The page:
And I feel validated by the author of the book I'm reading who has observed some people need trust restored before they can forgive.

I guess that my journey has taken me to a place where I don't consider scripture inviolate or the final word. Experience, as well as advice of professionals can influence my interpretation and faith in them. And I've seen atrocities committed in the name of scripture.
"It doesn't have to be about the Church (church) all the time!" -- SD

"The individual has always had to struggle to keep from being overwhelmed by the tribe. No price is too high to pay for the privilege of owning yourself."

A man asked Jesus "do all roads lead to you?" Jesus responds,”most roads don’t lead anywhere, but I will travel any road to find you.” Adapted from The Shack, William Young

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dande48
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Re: Thoughts on Forigiveness and Trust in Committed, Long Term Relationships

Post by dande48 » 10 May 2019, 18:58

SilentDawning wrote:
10 May 2019, 18:22
I guess that my journey has taken me to a place where I don't consider scripture inviolate or the final word. Experience, as well as advice of professionals can influence my interpretation and faith in them. And I've seen atrocities committed in the name of scripture.
Wouldn't you say those attrocities are more often caused by lack of forgiveness, than forgiveness?

Are you happier now?
"The whole world is a comedy to those that think, a tragedy to those that feel." - Horace Walpole

"Even though there are no ways of knowing for sure, there are ways of knowing for pretty sure."
-Lemony Snicket

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SilentDawning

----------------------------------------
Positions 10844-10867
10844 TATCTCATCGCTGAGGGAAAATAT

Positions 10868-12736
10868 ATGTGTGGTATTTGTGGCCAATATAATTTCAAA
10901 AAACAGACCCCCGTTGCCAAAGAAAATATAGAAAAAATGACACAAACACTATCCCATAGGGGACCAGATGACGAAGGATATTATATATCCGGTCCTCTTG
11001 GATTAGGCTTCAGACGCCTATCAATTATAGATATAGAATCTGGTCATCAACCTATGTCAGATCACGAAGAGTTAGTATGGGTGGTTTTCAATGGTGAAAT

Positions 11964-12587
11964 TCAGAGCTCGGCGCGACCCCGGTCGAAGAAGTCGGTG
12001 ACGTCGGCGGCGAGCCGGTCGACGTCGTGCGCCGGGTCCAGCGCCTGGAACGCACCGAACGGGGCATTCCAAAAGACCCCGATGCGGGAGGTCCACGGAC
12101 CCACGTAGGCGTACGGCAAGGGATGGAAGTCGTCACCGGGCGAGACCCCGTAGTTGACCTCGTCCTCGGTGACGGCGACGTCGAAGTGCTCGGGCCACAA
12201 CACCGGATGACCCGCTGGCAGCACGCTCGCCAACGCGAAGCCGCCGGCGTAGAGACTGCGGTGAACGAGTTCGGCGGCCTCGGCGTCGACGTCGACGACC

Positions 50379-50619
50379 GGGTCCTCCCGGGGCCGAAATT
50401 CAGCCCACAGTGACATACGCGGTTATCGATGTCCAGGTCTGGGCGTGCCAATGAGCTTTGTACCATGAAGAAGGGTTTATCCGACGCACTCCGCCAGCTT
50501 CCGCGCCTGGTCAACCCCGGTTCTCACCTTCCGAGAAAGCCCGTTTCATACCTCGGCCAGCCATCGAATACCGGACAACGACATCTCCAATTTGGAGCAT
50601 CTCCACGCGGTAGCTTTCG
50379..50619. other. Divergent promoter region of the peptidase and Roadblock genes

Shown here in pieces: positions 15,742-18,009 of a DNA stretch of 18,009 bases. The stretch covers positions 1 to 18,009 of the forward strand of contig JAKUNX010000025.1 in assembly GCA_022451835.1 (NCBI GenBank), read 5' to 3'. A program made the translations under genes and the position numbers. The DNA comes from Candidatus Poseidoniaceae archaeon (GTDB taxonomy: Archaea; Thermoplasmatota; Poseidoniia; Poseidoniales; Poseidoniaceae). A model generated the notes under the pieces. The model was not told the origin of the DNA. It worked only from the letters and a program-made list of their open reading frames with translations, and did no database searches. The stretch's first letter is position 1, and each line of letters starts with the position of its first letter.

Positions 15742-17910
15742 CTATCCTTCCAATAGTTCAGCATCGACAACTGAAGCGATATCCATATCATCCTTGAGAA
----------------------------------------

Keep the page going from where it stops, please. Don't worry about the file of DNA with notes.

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Re: Thoughts on Forigiveness and Trust in Committed, Long Term Relationships

Post by SilentDawning » 10 May 2019, 19:30

dande48 wrote:
10 May 2019, 18:58
SilentDawning wrote:
10 May 2019, 18:22
I guess that my journey has taken me to a place where I don't consider scripture inviolate or the final word. Experience, as well as advice of professionals can influence my interpretation and faith in them. And I've seen atrocities committed in the name of scripture.
1. Wouldn't you say those attrocities are more often caused by lack of forgiveness, than forgiveness?

2. Are you happier now?
1. Not sure if those atrocities were a result of forgiveness or not. Normally they are committed out of some kind of self-interest.
People tend to interpret scriptures as they see fit. That's why we have a million churches all based on "The Word" and they disagree and contradict each other. And there is that kind of liberal interpretation even in our own church on certain issues. And I'm prepared to do the same.

2. Yes, and whether it makes me happy is the litmus test of any scripture, policy or activity in my life -- and not in a purely selfish way. Happiness is the object and design of our existence....What makes me happy is that now that I realize my own forgiveness dynamic. It's bugged me for years that I have such a hard time forgiving.

I have a pair of friends who wronged me years ago. They won my trust back through repeated investments in our relationship that restored trust. And then I frankly forgave to the point I only just remembered it! And my lack of forgiveness went on for a long time --= until they started the investment-making. After the investment making it was easy to forgive them. Way easy.

In my case, this is the formula I have described above. I feel happy to understand how I think, and this book helped me, and I'm only in the first couple chapters..

https://www.amazon.com/Restoring-Broken ... way&sr=8-4

When there is no investment back into the relationship (in long-term, committed types of relationships) by the wrongdoer, it takes time, as well as separation from the wrong-doer for me to get past the angst.

I also want to add the concepts from the happiness literature. It says 50% of our happiness (and I will extrapolate to say, forgiveness) is genetic. 10% is due to circumstances, and 40% is up to us. It's what you do with your 40% that is your wiggle room. And I guess, from 5.5 years on the planet, 40% ain't enough for me to be the kind of forgiver Christ advocated. I've tried really hard and it never works. So, whether the doctrine be of God, or not God -- that litmus test tells me it's not of God. And if it is, it's not complete or doable by someone like me.